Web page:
Atmospheric Ar/N2 Measurements as a Tracer for Oceanic Heat FluxEPA Grant Number: U916144
Title: Atmospheric Ar/N2 Measurements as a Tracer for Oceanic Heat Flux
Investigators: Blaine, Tegan W.
Institution: University of California - San Diego
EPA Project Officer: Jones, Brandon
Project Period: January 1, 2003 through January 1, 2006
Project Amount: $93,932
RFA: STAR Graduate Fellowships (2003) Recipients Lists
Research Category: Academic Fellowships , Air Quality and Air Toxics , Fellowship - Atmospheric Sciences
The objectives of this research project are to: (1) continue to improve our Ar/N2 flask measurement methodology; (2) analyze measurements from our flask sampling program and a continuous monitoring program at the Scripps Institution of Oceanography; and (3) continue modeling work using TOPEX/Poseidon satellite data for comparison with our observations. This research project has the potential to lead to significantly improved understanding of ocean-atmosphere heat flux and its impact on atmospheric chemistry of greenhouse gases.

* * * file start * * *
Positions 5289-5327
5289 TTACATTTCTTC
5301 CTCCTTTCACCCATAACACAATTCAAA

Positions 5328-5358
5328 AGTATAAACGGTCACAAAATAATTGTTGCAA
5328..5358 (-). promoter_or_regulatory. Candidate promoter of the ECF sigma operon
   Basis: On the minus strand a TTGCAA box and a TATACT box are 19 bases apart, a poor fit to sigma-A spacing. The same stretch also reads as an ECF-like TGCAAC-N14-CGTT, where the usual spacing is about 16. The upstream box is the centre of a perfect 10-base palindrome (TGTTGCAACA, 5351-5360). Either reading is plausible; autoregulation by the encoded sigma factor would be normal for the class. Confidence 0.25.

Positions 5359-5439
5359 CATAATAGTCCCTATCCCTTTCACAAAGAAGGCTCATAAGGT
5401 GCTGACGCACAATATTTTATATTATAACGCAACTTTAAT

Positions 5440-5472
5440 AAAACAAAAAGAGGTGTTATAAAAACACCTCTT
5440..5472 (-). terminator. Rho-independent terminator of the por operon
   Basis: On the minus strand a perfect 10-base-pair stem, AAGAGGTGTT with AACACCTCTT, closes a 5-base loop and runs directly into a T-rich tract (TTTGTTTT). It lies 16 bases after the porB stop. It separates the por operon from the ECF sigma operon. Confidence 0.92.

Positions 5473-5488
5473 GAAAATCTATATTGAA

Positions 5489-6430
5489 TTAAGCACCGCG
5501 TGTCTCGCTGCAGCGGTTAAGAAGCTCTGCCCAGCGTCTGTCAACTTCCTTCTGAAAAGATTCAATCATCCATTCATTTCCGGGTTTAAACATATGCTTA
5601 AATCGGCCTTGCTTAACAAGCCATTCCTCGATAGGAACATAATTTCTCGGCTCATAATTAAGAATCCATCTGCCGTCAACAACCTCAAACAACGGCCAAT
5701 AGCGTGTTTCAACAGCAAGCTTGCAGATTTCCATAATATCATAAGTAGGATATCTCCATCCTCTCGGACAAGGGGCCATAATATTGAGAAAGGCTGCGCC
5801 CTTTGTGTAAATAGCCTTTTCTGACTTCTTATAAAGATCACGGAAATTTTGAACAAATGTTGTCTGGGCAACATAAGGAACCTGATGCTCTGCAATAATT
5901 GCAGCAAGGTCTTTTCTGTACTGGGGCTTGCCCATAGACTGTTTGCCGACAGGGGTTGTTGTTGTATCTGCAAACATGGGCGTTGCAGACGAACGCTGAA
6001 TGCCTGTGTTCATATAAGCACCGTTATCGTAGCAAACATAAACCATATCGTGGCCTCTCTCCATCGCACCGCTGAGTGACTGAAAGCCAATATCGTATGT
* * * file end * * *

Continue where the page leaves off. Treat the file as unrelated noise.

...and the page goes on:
The goal of this research project is to improve our understanding of ocean-atmosphere heat flux. By measuring atmospheric concentrations of the inert gas argon relative to nitrogen (Ar/N2) through time, I will be able to address questions of how heat flux into and out of the ocean varies on seasonal and interannual timescales. This tracer also will provide information on how heat flux varies latitudinally. Such issues are important to climatological questions on both local and global scales. How much heat is taken up by the ocean? How is it distributed within the ocean? Will such distributions or heat fluxes between different parts of the ocean change in the future? As part of a long-term monitoring program, Ar/N2 measurements also will be able to provide an independent estimate of the amount of heat taken up by the ocean because of global warming. Insight into oceanic heat fluxes is important in understanding the ocean's role in cycles of radiatively important gases such as carbon dioxide. As ocean circulation or heat flux patterns change because of global warming, the impact on chemical cycles may be extreme.